Hampton Roads

Seeing foxes, raccoons during day? Not rabid

A pair of red foxes warm up in the sun at the North End recently. Normally nocturnal, fox parents are more active on the day shift these days as they raise their young. (Nancy Beach | Courtesy Photo via The Virginian-Pilot)

I can’t tell you how many times I’ve heard that seeing a fox or a raccoon during the day meant that the animal was rabid. (And yes, I see a lot of those critters where I live.) According to this story, that’s not necessarily the case:

So it might be a little reassuring to know that seeing a fox, either gray or red, (or a raccoon) during the day, especially in breeding season, doesn’t mean it is rabid, said Dr. Allan Adair, a veterinarian with Animal Medical Center and Bayside Veterinarian Clinic.

“It’s normal for them to come out,” he said.

Yes, most of the time when I see foxes and raccoons in my yard it is at night. But occasionally, I see them during the day. I saw them more often before Hurricane isabel came thru and we lost eight trees. But we still have them – and the possum,  and the various water fowl – hanging out on our property.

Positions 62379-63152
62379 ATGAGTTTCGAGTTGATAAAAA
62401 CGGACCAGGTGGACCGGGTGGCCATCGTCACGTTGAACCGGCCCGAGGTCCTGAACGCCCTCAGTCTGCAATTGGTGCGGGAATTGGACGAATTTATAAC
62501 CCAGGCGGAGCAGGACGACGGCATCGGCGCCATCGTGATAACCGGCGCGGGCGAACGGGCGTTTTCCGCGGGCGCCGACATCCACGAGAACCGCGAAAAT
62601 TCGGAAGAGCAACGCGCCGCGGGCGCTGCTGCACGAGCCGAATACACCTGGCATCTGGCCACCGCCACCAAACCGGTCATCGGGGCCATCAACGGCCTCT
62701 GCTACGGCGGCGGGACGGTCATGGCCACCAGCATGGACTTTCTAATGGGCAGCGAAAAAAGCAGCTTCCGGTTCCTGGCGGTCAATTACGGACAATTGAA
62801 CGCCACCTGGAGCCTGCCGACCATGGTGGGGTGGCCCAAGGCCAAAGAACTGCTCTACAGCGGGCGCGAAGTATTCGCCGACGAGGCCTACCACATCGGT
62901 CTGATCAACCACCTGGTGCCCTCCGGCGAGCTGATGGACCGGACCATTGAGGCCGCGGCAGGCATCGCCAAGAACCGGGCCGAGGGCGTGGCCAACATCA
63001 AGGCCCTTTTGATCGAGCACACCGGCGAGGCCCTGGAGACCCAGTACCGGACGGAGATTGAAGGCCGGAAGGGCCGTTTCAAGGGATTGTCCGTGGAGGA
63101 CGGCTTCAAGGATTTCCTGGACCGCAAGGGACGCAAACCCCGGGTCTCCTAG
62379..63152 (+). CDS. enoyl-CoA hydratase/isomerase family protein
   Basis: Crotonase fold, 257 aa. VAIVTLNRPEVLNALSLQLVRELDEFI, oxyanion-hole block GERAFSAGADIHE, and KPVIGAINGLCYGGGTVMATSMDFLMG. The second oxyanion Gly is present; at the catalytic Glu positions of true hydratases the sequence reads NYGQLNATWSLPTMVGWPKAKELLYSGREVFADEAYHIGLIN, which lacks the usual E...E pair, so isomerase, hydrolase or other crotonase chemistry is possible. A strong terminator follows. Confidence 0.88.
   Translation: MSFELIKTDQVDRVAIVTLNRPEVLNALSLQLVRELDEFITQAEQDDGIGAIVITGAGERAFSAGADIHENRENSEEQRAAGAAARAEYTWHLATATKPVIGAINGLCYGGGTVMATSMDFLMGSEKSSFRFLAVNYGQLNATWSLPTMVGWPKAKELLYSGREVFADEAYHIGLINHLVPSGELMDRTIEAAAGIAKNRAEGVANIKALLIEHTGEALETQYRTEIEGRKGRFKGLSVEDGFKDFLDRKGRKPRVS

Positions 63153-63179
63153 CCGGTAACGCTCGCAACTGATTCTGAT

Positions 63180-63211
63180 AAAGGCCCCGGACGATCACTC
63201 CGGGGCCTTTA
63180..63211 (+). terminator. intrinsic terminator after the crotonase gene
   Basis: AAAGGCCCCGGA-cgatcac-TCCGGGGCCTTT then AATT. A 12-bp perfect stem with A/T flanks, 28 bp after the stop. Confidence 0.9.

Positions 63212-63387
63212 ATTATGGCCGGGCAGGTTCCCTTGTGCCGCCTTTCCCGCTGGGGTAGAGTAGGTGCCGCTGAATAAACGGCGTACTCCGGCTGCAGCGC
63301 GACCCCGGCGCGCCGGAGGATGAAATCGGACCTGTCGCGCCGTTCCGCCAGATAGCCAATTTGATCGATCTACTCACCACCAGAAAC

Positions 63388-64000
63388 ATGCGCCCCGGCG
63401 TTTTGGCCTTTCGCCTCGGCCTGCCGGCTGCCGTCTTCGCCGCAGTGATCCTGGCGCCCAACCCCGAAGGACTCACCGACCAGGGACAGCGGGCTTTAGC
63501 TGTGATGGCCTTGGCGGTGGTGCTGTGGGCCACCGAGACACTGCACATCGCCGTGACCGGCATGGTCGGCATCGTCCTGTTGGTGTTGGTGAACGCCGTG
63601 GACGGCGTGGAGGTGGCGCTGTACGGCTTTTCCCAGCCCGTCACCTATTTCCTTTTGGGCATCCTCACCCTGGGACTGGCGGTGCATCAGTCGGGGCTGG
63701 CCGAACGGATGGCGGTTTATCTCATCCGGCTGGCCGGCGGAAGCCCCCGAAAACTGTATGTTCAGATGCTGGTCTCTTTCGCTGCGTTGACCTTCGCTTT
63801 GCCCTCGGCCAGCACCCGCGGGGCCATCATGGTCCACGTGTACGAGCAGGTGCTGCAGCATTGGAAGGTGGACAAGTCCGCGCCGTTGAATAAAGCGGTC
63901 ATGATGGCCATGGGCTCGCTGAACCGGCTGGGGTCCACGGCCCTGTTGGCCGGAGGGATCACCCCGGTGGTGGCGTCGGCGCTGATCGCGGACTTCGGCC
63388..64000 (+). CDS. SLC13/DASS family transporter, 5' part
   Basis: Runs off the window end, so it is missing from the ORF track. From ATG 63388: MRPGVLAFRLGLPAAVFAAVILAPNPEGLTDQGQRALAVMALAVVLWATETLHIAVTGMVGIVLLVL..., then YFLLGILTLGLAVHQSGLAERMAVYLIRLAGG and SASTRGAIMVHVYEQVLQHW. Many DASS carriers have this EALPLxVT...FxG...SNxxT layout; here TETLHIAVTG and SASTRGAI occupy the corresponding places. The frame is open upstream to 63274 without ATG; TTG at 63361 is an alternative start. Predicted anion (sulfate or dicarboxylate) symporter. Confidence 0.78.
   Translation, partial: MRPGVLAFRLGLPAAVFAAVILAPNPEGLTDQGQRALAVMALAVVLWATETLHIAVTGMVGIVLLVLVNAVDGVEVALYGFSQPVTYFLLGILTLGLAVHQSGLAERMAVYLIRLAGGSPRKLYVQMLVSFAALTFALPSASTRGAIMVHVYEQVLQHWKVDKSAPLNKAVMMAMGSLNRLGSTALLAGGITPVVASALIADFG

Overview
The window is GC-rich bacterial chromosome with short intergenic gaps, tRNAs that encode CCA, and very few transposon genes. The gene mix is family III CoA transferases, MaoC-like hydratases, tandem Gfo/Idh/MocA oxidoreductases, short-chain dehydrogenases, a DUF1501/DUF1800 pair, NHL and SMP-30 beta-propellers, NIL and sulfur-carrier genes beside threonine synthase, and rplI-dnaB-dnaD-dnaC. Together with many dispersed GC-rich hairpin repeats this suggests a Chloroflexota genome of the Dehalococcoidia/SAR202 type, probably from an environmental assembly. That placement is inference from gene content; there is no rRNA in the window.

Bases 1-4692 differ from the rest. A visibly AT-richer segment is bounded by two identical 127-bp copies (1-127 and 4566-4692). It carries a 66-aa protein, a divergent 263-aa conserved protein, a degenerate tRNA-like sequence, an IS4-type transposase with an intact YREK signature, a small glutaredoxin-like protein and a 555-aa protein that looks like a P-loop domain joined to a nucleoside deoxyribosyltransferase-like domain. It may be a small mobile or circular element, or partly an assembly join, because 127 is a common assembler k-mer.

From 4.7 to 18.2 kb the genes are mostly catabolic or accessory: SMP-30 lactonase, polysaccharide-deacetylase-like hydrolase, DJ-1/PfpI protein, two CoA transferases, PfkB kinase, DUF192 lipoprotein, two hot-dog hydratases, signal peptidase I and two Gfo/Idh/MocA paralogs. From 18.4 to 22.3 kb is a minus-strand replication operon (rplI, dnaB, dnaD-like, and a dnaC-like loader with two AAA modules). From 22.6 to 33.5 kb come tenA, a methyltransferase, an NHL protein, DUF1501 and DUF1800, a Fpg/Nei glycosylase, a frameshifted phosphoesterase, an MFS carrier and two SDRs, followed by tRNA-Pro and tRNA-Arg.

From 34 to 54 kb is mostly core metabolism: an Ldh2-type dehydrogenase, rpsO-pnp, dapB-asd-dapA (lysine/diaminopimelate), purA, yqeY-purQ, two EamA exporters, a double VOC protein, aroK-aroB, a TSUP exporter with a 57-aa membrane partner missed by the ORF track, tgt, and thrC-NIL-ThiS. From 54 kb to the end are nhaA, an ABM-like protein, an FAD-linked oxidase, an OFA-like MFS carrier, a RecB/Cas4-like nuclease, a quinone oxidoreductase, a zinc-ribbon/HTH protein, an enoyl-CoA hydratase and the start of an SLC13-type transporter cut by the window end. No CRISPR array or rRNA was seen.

I say let ‘em alone. After all, they were here before we were.

2 thoughts on “Seeing foxes, raccoons during day? Not rabid

  1. Having grown up rural, I can tell you another factor is food supply. Animals will venture into populated areas in daylight if there’s nothing for them to eat in safer areas.

  2. Pingback: Secrets of Cooking with Wild Game: Water Fowl | wildchow

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